I love it now, to this day, just like I did over twenty years ago when I used to play on it as a kid. I still enjoy sitting down on a newly mowed lawn and looking across the surface of the grass, trying to pick out individual straws among the vastness. The stillness of it all is captivating. Add some white chalk lines to the warm green colour of the grass and you’ve got yourself a master piece.

That’s what I and another ten thousand folks used to think of the old football ground back when my grandfather would take me down to the game religiously every Sunday afternoon after morning mass and a Sunday roast.

It was a Patterson tradition, had been for some generations. And now, just like then, the excitement of leaving home for a day at the football ground is an overwhelming experience. The long walk down to the field, the fans chanting and signing, the colours, the smell of beer and hotdogs burning and the anticipation of better things to come. The chance to witness the art of the beautiful game at work.

Standing behind the goal, in the home supporters end, the chanting of the fans is a mid way between a perfect melody and a total musical disaster. But it serves its purpose. Together with the colours it helps create the great spectacle which is modern day football.

As I look all around me and into the distance I feel mesmerised by the ocean of colours. An infinite number of arms and heads and eyes, all following the action and moving in unison like a stormy sea.

Every so often I’ll focus in on someone. No one in particular, just some random folk in the distance. It’s fascinating to observe people when they don’t know they’re being watched. I find myself doing it a lot at football games.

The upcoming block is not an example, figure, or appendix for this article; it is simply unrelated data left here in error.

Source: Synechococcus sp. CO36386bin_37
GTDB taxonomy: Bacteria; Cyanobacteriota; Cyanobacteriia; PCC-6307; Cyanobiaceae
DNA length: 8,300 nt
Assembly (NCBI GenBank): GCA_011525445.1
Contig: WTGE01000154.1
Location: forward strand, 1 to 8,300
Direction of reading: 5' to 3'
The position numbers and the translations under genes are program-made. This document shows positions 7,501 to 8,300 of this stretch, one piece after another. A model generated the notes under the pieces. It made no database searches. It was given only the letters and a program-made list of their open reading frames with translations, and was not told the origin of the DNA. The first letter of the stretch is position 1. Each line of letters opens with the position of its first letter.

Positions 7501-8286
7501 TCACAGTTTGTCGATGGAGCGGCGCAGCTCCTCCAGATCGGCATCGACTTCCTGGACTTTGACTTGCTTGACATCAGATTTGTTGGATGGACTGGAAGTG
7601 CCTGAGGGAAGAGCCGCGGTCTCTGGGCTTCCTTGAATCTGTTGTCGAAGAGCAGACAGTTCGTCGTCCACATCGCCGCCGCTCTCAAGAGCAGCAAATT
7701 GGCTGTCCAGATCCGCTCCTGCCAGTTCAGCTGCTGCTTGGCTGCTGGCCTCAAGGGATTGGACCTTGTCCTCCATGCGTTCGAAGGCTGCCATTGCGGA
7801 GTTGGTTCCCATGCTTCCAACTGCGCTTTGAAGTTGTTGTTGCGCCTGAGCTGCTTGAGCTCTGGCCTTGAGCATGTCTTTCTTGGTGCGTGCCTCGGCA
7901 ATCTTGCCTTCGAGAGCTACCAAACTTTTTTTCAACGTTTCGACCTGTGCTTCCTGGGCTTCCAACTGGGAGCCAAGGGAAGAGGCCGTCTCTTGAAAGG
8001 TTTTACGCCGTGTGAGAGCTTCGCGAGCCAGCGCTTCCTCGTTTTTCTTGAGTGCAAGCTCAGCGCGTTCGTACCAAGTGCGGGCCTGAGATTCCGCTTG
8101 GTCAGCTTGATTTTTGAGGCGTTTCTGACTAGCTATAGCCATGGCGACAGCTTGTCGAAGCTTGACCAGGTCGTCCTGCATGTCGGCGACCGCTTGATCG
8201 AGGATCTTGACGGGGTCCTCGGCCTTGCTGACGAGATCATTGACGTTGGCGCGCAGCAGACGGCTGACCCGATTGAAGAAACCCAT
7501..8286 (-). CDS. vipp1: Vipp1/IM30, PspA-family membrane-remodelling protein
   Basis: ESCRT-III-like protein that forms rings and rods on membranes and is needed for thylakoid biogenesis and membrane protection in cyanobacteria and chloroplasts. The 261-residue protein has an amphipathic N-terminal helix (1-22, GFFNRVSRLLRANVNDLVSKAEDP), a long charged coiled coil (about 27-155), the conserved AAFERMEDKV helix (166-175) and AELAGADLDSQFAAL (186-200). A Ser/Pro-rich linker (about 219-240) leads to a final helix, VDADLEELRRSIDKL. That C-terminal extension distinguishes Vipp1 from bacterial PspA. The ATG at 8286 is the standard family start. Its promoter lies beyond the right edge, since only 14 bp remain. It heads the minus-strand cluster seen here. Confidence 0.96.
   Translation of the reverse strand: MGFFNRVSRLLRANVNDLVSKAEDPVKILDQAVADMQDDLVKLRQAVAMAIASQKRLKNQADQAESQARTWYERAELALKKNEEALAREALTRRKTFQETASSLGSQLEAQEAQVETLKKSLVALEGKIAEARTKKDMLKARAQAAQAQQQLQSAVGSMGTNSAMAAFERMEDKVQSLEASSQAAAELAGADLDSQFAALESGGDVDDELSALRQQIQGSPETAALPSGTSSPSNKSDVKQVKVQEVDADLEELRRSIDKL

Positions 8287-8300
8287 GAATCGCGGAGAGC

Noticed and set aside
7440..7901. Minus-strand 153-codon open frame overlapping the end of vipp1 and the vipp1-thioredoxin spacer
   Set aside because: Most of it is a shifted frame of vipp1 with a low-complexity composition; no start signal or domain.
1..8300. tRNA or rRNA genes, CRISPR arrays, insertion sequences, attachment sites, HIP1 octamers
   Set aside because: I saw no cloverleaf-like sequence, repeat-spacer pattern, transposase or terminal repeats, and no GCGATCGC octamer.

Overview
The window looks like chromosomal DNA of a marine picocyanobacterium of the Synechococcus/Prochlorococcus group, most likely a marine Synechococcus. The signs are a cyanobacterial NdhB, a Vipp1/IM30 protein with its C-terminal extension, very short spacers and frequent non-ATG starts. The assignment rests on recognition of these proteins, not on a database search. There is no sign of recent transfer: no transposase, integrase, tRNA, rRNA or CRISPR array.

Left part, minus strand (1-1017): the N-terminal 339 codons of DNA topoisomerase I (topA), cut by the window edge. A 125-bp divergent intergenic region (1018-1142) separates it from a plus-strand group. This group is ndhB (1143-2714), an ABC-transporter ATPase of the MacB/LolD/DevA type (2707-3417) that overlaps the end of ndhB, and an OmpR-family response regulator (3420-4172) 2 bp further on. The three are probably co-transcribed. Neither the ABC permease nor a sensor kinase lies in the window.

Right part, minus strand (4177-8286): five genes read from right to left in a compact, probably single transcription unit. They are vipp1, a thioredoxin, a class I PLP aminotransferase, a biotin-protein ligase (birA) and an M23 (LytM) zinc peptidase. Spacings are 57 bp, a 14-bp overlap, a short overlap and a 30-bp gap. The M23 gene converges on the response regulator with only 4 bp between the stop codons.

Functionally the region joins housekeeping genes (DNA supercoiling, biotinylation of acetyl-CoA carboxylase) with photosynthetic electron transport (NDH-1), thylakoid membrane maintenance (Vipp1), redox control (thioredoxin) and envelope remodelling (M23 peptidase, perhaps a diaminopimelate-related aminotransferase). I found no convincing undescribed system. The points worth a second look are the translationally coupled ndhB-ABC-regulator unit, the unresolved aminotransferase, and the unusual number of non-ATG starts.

Staring into the distance across the stands I pick out an overweight middle aged man eating away at a burger and singing his heart out.

The sounds and singing fade away as I focus in further. He’s dropped ketchup all over his denim jacket. He doesn’t care. It’s going to take more than that to put him off.

 

It’s quite magical how it all happens. One second you’re standing there captivated by the thunderous noises all around, losing yourself in the atmosphere. The next, you’re totally focused in on the game. Following the ball with such vigour you swear you can hear the sound of the players’ boots thumping against the slick leather surface of the ball.

The sound of a whistle. A roar. The whole place explodes into an eruption of curses and insults. Among all the noise, the swearing is all so clear.

“You fucking cheat! You arse! Ref, you bastard! The referee’s a wanka, the referee’s a wanka!”

People never used to swear when I used to go to games with my grandfather. Of course we’d catch him swearing at times, but he used to do it quietly and under the shade of his big mustache. He’d look down at me and smile apologetically afterwards.

“A gentleman shouldn’t swear,” he’d say.

I guess they call it the beautiful game for a number of reasons. It’s something to do with the way the teams move as a unit. That’s only the best teams mind you. A solid 4-4-2 formation, moving up and down the field like ten crosses drawn on a blackboard. In perfect unison.

As I stand here behind the goal, watching 21 men out there on the field, I feel great. A little cold maybe, round the knees. A little perplexed as to why I’ve decided to wear shorts on a cold December afternoon, but it’s all good. It’s worth it. After the match we’ll be in the pub enjoying a pint and a warm steak and kidney pie and getting into all sorts of footy banter.